But we have seen such challenges met decade after decade before, and there is no reason to doubt our ability to continue to do so as we are constantly surprised at the pace of basic technology growth over the decades with respect to processing speed, communications bandwidth and, in our case, digital storage. It is the ingenuity, innovation, and creativity of our motivated and challenged scientists and engineers that will achieve this continuous show of magic. So, in spite of the enormous growth of data storage needs, don’t underestimate the potential of forthcoming solutions.

We already see a number of technologies that hold promise for our future data storage needs, with each presenting challenges yet to be met. Beyond these we can look forward to as-yet unforeseen technologies and solutions that will come about, as well as to the gains to be had by sophisticated data compression.

One interesting technology uses single molecule magnets. When these magnets, made of new material (i.e., a transition metal), are magnetized using a magnetic field, they remain magnetized after that field is removed. Transition metals can exhibit switchable magnetic properties such as spin crossover (changing the spin of one or more electrons from up to down or vice versa) and can maintain that change for some period. This means that each molecule can contain 1 bit of information, thus providing enormous storage density. In order to realise this promise for vast storage capability (e.g., hundreds of terabytes per square inch), there are a number of hurdles to be overcome. Among these challenges are: the requirement to provide supercooling in order to fabricate the molecules; the time they hold their memory is measured only in seconds; and there is the issue of adjacent magnets interfering with each other.

Another technology uses femtosecond laser writing to etch hundreds of terabytes of data into nanostructured quartz glass discs. These discs can last for thousands of years and potentially survive for billions of years. Although the technology is currently slow to read and write, no supercooling is needed and the discs can survive in very high temperatures.

Nature herself provides DNA storage as one of the real contenders for our future data storage needs since, long ago, she figured out how to store enormous amounts of information securely in the form of DNA, the building blocks of biological life. Now, some researchers (biologists, chemists and information technologists) are showing the ability to code data (e.g., words, images, music) into synthetically created polymers that use the four base pairs of DNA — A, C, G, and T (the nucleic acids adenine, cytosine, guanine and thymine). The storage density available with DNA is far greater than that of any electronic device; indeed a single gram of DNA has a data density in the range of a zettabyte (1021 bytes). One way to understand the enormity of that density is to realise we could store all the data that humans have ever recorded into a container full of DNA about the size of a few shoe boxes and the energy requirements to drive DNA data centres would be rather small. Moreover, DNA storage can survive for thousands of years while at the same time presenting huge protection against hacking. So the advantages of synthetic polymer DNA are: huge capacity; extremely small size; durable and long lasting; low energy requirements; no need for supercooling; and great security. Counteracting these advantages we note that chemically writing or reading DNA is incredibly expensive and the speed for these operations is far too slow.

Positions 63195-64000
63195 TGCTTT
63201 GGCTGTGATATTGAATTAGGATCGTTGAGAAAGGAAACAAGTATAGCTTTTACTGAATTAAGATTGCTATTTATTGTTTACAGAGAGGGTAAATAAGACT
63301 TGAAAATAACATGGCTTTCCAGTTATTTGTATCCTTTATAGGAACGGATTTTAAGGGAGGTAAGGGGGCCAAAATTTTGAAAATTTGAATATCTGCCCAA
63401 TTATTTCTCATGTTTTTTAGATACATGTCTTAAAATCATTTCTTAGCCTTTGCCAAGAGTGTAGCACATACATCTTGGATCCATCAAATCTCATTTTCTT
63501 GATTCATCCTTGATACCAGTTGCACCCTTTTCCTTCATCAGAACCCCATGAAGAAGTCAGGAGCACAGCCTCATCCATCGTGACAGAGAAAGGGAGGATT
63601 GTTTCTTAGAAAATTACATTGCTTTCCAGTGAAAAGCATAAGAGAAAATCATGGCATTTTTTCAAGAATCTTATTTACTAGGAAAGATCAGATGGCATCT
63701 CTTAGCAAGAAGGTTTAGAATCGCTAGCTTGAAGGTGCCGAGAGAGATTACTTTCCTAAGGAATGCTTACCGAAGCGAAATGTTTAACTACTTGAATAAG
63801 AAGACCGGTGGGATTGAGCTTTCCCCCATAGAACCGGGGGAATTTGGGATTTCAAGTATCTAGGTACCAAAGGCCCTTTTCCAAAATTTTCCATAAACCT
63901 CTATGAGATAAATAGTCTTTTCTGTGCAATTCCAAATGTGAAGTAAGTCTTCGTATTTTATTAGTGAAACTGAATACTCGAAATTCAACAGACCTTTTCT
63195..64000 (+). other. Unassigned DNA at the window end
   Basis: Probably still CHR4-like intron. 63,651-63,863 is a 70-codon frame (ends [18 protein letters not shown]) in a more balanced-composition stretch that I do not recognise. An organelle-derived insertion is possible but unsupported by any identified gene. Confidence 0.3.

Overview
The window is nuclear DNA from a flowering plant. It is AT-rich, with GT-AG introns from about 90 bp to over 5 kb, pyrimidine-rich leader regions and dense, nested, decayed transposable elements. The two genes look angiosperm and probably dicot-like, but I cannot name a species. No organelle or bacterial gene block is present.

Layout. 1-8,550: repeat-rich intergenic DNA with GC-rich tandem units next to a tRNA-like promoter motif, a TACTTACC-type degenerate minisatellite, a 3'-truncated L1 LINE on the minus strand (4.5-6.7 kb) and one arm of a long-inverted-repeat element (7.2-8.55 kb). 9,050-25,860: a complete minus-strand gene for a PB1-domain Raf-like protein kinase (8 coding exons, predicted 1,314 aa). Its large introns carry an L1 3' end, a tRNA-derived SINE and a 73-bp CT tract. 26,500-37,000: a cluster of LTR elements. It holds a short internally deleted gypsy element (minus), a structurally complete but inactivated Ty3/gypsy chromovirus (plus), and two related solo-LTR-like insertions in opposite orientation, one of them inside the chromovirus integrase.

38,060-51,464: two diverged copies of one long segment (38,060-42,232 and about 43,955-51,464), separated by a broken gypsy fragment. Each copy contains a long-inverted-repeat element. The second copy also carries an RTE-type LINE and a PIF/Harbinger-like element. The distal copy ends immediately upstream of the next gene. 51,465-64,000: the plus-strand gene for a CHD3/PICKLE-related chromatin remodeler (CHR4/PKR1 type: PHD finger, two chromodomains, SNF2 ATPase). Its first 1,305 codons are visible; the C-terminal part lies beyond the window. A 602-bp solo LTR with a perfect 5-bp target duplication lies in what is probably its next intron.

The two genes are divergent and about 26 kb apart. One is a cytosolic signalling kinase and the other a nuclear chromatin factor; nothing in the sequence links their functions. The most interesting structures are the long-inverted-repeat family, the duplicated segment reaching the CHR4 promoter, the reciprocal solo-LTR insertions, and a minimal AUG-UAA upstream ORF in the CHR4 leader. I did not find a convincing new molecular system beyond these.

So we already have some exciting candidates to solve our pending data storage needs moving forward, and further, as-yet-undiscovered solutions will likely be provided as we meet the challenge of the future.

Shane Greenstein

Professor of Business Administration and Co-Chair of the HBS Digital Initiative at Harvard Business School

How could the world ever run out of storage? It does not seem possible. One hyper scale data centre contains several hundred thousand servers. That is more than enough space to house Wikipedia, the third largest collection of writing ever assembled by humans (next to the Library of Congress and the British Library). That suggests storage is inexhaustible, and that any chance of running out of storage space is remote, far away beyond a horizon that society will never reach.

Not quite. New uses continue to emerge, and that demand induces more use of available supply. Probably the most interesting question is whether demand will ever stop growing. I think not, at least over the next few decades, and for two basic reasons. The edges of the internet require it, and human ingenuity is far from exhausting imaginative new applications.

Consider the edges first. The presence of any bottleneck will turn an infinite resource into a limited one, and every system contains at least one bottleneck. The internet contains many. A surfer occupying a speeding subway under Fifth Avenue in Manhattan wants an article without delay. Accomplishing that requires all the appropriate pieces to work at peak — fast lines, multiple antennae, cached content, and ever more storage at the edge of the system. As the videos get better and bigger, the content grows in data-intensity, so it arrives more slowly, and performance deteriorates. Wikipedia needs your donations, so their operations do not become the bottleneck. Less visibly, carriers of the data want your business, and a piece of that revenue goes into upgrades to the system, and, yes, frontier storage at the edges. It is in your smartphones, in the servers, and in the Content Delivery Networks. In other words, the modern internet contains market mechanisms that induce the use of ever more storage.